Do You Value Independent Arts Journalism & Would You Like To Help Us Produce More? Find Out More

The King and I review (Princess Theatre, Melbourne)


You have to wonder why Opera Australia decided that The King and I was ripe for a revival. Of all Rodgers and Hammerstein’s musicals, it’s probably the one with the most obvious problems in its representation of race.

The King and I is based upon Margaret Landon’s novel, Anna and the King; which is based upon the real life Anna Leonowens’ memoirs. It covers the cultural clashes between the King Mongkut of Siam (now Thailand) and the English governess he hired to teach his many children. Mongkut famously embraced Western culture and philosophy, and The King and I covers all the wonderful new things the awfully confused people of Siam learnt from the visiting Westerners. The musical may well have things to say that are relevant to today’s audience, but Opera Australia’s production doesn’t show that.

To accuse Rodgers and Hammerstein of racism is a little absurd; they wrote about other cultures because they were intrigued and inspired by them and wrote the Pulitzer-winning South Pacific as a vigorous anti-racism statement. But the 1940s and ‘50s were a long time ago.

To make those statements, they traded on the stereotypes of other races that they knew from Western culture, and it takes a deft hand to wipe over these problems and cut away at the stereotypes to get to the heart of the piece. Bartlett Sher did so with his 2008 Broadway revival of South Pacific (which was Opera Australia’s last Rodgers and Hammerstein production) by giving its most troublesome character, Bloody Mary, complex motivations and a complete character arc.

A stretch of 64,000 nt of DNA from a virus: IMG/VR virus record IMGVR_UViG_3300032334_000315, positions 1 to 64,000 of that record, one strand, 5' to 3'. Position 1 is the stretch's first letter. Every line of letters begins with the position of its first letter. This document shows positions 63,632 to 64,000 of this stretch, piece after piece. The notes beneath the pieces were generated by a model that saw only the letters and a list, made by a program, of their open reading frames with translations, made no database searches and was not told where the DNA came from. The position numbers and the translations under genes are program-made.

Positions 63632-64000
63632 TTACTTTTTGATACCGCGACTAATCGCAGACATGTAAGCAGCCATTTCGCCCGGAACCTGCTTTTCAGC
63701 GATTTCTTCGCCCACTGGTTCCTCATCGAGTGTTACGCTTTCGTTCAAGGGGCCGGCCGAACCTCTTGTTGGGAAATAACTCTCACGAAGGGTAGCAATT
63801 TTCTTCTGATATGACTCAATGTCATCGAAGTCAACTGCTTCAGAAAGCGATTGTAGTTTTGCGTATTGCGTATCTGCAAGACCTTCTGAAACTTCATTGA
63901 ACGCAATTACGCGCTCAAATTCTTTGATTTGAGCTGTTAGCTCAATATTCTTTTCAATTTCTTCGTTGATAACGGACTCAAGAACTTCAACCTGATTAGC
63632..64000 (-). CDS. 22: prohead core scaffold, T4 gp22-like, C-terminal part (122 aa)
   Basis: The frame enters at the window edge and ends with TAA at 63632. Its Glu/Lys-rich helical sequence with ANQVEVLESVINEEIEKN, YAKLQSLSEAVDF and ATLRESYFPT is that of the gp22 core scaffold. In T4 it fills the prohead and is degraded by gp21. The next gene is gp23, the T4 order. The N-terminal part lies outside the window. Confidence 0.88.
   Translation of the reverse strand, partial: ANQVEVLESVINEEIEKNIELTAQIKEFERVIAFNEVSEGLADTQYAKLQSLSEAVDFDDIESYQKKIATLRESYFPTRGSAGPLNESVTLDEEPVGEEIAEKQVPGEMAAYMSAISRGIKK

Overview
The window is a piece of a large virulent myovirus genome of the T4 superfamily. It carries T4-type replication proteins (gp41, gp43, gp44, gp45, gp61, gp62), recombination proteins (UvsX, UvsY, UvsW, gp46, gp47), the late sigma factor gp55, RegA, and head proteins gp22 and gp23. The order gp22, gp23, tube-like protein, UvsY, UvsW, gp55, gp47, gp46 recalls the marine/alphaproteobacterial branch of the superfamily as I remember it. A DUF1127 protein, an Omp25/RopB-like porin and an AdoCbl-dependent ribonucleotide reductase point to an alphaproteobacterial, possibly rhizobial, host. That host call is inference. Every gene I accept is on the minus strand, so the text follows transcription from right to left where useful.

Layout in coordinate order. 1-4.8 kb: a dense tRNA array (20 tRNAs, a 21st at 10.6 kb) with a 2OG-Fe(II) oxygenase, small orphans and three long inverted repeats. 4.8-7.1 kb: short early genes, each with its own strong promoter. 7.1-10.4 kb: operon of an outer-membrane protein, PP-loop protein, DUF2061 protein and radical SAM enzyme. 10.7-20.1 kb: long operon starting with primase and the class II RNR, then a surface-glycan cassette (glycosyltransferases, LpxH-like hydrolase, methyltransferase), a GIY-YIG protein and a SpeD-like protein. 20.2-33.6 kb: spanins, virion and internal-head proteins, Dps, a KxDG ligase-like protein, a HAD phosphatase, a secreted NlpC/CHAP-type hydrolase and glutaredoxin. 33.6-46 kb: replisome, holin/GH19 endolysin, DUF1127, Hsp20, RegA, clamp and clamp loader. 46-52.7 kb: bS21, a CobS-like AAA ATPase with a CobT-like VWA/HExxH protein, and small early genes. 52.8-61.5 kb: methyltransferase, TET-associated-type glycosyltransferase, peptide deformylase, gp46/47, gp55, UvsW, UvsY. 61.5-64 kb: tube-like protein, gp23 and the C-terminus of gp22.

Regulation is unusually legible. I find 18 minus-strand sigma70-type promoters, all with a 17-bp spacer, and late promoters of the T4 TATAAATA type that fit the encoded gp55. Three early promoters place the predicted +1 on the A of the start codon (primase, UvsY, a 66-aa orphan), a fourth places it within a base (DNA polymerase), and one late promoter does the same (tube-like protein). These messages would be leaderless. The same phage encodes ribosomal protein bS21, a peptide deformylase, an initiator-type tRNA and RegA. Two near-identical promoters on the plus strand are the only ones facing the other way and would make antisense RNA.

British director Christopher Renshaw, who created this production of The King and I in Australia back in 1991, had lived in Thailand for a time when he created the production, and wanted to create an “authentic Thai experience”. Although this production looks authentic and uses authentic language, imagery, religious references and movement, it doesn’t manage to elevate the piece. The New York Post claimed Renshaw’s production was a King and I for the 21st century when it opened on Broadway in 1996. But even 1996 was a long time ago.

Renshaw’s production is gorgeously constructed, moving with pace and bringing to life the moments of intimacy as well as spectacle. Even if it never quite ignites, it’s a tasteful and faithful rendering of the piece. Brian Thomson’s lavish sets are as evocative as the incense that’s burning as the audience enters the theatre, and Roger Kirk’s costumes are almost garishly sumptuous. I wouldn’t be surprised if fifty percent of the design budget went towards sequins and diamantes.

Lisa McCune’s Anna and Jason Scott Lee’s King are both a gift to this production. McCune out-Deborah Kerrs Deborah Kerr with her dignified, loving Anna, and delivers a solid but delicate vocal performance. She again picks up the dramatic slack for some of her co-stars with her “reactions” to everything happening around her.